• Payment of cash tip or equivalent;
    • Payment for vacation, parental, family, medical, or sick pay (except for those amounts paid for paid leave under the Families First Coronavirus Response Act, because those amounts are credited against an employer’s payroll tax liability);
    • Allowance for dismissal or separation;
    • Payment required for provision of group health benefits, including insurance premiums,
    • Payment of any retirement benefit;
    • Payment of state or local tax assessed on the compensation of employees; and
    • Sum of payment of any compensation to any sole proprietor or independent contractor not to exceed $100,000.00 per year prorated over the period of February 15, 2020 to June 30, 2020.
    • Subsequent regulations have been issued since the original posting of this article. Independent Contractor pay is not included for purposes of determining payroll costs.
  • What can the loan funds be used for?
    • payroll costs (as defined above);
    • Payments of interest on mortgage obligations but NOT principal incurred prior to February 15, 2020;
    • Rent obligations for obligations incurred prior to February 15, 2020;
    • Utility costs for utility service beginning prior to February 15, 2020;
    • Interest on any other debt obligations that were incurred prior to February 15, 2020.
  • Are personal guarantees required and will collateral be required? The SBA will not require any personal guarantee from the business owner. This does not mean that the particular bank will not require a personal guarantee or require the pledging of collateral!
  • Aren’t there fees with SBA loans? There is no (or to the extent possible) fee for the SBA loan;
  • Will there be a penalty if my business pays back the loan early? There is no prepayment penalty;
  • How long does my business have to pay it back? The loan amortization will be over no longer than a 10 year period if the loan is not forgiven. Subsequent regulations have been issued since the original posting of this article. The loan will be due in 2 years with monthly payments not due for six (6) months.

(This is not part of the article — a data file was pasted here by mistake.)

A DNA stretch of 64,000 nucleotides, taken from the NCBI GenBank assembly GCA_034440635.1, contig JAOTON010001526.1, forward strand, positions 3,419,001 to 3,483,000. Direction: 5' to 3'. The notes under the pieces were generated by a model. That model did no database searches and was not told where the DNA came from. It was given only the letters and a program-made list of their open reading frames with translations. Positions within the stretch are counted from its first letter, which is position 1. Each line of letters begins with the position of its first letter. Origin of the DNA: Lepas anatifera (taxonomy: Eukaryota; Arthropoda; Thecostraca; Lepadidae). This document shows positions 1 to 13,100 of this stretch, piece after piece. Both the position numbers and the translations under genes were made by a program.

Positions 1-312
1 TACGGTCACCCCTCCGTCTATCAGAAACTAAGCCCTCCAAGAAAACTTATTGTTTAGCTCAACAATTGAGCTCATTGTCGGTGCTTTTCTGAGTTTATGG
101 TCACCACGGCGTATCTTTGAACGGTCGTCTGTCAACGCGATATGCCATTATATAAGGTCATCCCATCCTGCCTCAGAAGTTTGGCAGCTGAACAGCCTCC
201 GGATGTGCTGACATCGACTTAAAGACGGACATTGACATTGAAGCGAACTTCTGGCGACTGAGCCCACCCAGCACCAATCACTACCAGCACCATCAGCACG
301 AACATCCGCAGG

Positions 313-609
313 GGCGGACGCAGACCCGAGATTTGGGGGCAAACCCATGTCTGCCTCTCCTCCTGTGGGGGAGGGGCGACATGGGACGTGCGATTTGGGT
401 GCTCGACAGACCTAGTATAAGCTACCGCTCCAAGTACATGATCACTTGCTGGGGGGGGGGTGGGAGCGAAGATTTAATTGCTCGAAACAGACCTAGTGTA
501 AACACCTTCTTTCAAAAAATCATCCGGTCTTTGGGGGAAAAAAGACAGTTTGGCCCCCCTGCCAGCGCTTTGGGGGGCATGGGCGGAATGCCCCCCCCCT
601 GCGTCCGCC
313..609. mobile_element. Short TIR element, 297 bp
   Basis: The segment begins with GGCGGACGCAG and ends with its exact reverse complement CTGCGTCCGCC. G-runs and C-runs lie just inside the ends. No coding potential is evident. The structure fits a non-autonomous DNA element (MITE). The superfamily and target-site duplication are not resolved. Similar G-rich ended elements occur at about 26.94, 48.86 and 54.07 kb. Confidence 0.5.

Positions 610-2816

How would loan forgiveness work?

Businesses in financial trouble due to the COVID-19 crisis may be thinking, why would I take on more debt right now? A critical part of the Paycheck Protection program is eligibility for loan forgiveness for the loans issued under this program. This may be an extremely useful resource for qualifying businesses wishing to take advantage of this program. However, businesses contemplating obtaining the loans should make sure they understand what they are getting into prior to taking on the loan.

  • How much of the loan can be forgiven? A business seeking a Payroll Protection Program loan can have its loan forgiven up to the amount (but not exceeding the loan amount) equal to costs incurred and payments made by the business during the period starting with the date the loan is made and 8 weeks after that, for the following expenses:
    • payroll costs (as defined above);
    • payment of interest on a mortgage obligation (the mortgage must have been in place before February 15, 2020);
    • payment of rent (under a lease arrangement entered into prior to February 15, 2020); and
    • payment of utilities (service must have begun prior to February 15, 2020).
    • Note: the initial SBA application for Paycheck Protection Program loans indicates that “due to likely high subscription, it is anticipated that not more than 25% of the forgiven amount may be for non-payroll costs.”
  • Is the forgiveness of debt taxable income? If there is loan that is forgiven, it is NOT included in gross income for income tax purposes (forgiveness of debt generally is taxable as income).
  • Are there limits on the forgiveness? There are limits/standards that must be met for the business to receive forgiveness on the loan for payment of the above amounts:
    • Employee retention: the amount of forgiveness for the above payments will be reduced if the business has fewer full time equivalent employees during the 8 week period after the loan is issued compared to the business’ average monthly full time equivalent employees during the period of February 15, 2019-June 30, 2019, or, if the business wasn’t open during that period, compared to the average number of full time equivalent employees per month during the period of January 1, 2020 through February 29, 2020. It is not clear from the Act what the SBA defines as a “full time employee equivalent”, as well as how part time employees fit within that definition. The SBA will need to issue guidance on these definitions in its regulations that are forthcoming.
    • Employee Compensation. The amount of forgiveness will also be reduced by every dollar of pay reduction of more than 25% of the employee’s normal wages/salary paid during the most recent full quarter that the employee was employed before the covered period. (For employees making $100,000.00 or more annually, the reduction would only occur to the extent those employees had their pay reduced less than 75% of $100,000.00).